Palaeoecology and Forager Subsistence Strategies during the Pleistocene – Holocene Transition: A Reinvestigation of the Zooarchaeological Assemblage from Spirit Cave, Mae Hong Son Province, Thailand

Date
2016
Authors
Conrad, Cyler
Higham, Charles
Eda, Masaki
Marwick, Ben
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Abstract
This reanalysis uses the zooarchaeological assemblage recovered from Spirit Cave to understand hunter-gatherer use and occupation at the site during the Pleistocene – Holocene transition. We analyze bone fragmentation, sample size, and relative abundance to establish the preservation and overall composition of the remaining fauna. Identification of several new taxa, including roundleaf bats (Hipposideros larvatus and bicolor), elongated tortoise (Indotestudo elongata), black marsh turtle (Siebenrockiella crassicollis), Burmese hare (Lepus cf. peguensis) and a potential red junglefowl (Phasianidae — ?Gallus gallus) provide insights into hunter-gatherer occupation, palaeoecology, and subsistence strategies between 12,000 and 7000 years b.p. Our results indicate that Spirit Cave was occupied more sporadically than originally suggested; additionally, we identify new evidence for landscape disturbance during the early Holocene. Although this Spirit Cave zooarchaeological assemblage is incomplete, it remains an important component of Southeast Asian prehistory, providing evidence for human adaptations during a period of climatic change and instability.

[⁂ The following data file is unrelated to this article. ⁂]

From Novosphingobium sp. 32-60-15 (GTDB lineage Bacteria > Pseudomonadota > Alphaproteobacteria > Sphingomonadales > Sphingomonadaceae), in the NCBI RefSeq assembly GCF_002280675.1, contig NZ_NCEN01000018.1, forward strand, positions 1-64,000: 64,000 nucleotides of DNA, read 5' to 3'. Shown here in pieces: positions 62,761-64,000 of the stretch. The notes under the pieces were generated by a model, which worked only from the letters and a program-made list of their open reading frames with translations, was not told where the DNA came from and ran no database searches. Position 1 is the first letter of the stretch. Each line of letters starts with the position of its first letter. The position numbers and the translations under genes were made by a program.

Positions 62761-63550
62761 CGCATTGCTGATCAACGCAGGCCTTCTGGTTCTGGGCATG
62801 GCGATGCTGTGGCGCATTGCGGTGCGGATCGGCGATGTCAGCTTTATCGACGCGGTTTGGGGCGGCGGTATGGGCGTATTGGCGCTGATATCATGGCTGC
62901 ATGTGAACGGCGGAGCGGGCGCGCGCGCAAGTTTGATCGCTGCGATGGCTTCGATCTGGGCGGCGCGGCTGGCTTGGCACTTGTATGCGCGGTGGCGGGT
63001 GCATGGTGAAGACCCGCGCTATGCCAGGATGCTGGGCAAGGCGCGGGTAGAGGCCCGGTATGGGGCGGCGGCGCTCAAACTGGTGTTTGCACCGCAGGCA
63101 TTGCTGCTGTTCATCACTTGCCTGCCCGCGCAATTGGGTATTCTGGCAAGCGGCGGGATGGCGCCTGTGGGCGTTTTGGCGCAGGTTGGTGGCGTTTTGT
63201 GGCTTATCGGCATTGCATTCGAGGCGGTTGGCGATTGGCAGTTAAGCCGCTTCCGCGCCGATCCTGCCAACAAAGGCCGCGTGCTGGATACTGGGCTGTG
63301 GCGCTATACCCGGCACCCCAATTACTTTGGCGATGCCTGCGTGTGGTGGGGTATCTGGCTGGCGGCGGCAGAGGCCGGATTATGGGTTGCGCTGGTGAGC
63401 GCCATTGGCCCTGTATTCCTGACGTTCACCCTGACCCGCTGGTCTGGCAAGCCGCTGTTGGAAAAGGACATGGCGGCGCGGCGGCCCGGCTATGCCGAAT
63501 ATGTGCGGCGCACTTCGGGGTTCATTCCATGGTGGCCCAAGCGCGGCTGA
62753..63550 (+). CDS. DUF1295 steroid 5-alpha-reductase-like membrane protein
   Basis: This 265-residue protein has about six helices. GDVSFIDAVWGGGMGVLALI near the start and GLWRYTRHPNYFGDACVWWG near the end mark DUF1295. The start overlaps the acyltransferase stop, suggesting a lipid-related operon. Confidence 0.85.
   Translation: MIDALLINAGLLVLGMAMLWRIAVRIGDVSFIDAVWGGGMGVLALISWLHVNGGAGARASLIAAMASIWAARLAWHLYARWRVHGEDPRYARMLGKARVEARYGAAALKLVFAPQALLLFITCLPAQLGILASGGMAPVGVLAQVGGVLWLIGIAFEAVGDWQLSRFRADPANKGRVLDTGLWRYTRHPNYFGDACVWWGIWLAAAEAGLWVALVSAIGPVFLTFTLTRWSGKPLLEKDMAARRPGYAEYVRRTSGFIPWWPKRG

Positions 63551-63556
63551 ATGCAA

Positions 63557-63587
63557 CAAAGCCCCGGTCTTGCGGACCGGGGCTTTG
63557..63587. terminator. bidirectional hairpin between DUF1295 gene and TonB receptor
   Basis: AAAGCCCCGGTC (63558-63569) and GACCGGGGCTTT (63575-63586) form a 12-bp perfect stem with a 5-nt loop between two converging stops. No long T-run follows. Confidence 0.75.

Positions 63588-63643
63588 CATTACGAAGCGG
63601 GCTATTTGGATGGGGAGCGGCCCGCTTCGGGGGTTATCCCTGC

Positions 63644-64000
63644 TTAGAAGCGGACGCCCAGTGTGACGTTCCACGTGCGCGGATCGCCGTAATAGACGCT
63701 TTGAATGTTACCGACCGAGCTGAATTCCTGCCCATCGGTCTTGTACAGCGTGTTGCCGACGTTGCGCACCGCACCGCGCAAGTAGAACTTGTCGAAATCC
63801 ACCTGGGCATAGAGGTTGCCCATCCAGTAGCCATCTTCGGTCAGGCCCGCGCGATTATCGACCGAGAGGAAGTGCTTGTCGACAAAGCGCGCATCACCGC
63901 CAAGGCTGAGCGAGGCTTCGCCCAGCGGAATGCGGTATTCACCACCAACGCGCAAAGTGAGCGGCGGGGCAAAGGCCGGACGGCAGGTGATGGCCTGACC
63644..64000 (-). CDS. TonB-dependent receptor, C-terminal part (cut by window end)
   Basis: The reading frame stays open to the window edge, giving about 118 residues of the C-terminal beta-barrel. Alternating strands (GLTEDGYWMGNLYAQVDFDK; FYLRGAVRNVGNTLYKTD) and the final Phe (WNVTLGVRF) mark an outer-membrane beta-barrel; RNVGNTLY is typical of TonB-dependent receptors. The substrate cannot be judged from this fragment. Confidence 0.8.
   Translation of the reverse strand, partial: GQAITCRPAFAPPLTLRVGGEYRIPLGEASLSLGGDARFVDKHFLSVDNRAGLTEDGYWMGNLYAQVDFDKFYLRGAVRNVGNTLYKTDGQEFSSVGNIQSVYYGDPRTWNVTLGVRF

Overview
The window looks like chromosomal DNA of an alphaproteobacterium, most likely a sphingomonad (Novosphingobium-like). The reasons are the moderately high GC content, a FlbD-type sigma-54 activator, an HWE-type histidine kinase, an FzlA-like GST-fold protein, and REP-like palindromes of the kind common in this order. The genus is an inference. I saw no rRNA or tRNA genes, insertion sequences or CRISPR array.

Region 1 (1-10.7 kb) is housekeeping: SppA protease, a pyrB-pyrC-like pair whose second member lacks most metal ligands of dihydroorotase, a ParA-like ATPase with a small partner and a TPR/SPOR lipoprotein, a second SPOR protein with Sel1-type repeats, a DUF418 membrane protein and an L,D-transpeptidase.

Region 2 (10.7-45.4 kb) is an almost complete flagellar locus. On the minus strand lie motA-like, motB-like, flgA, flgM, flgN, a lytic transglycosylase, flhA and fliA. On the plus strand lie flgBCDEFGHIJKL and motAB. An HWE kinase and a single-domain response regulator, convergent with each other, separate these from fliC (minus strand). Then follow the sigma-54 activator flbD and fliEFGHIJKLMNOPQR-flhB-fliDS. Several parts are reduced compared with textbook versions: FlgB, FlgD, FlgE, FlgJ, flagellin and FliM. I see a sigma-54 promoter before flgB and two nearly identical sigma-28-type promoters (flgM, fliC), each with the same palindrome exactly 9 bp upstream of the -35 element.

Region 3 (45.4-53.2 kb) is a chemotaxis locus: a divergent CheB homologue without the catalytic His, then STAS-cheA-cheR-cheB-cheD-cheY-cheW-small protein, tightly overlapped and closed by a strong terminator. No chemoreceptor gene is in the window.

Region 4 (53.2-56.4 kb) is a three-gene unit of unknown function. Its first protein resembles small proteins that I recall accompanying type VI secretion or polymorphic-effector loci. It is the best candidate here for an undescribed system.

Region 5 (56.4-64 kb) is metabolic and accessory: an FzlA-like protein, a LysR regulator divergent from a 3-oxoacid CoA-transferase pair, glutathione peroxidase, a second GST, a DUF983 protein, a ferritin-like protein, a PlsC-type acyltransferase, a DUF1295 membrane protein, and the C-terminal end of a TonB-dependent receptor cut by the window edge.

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Keywords
Spirit Cave, zooarchaeology, NISP, MNI, Thailand, Pleistocene–Holocene transition, Hipposideros larvatus, Lepus peguensis, Siebenrockiella crassicollis
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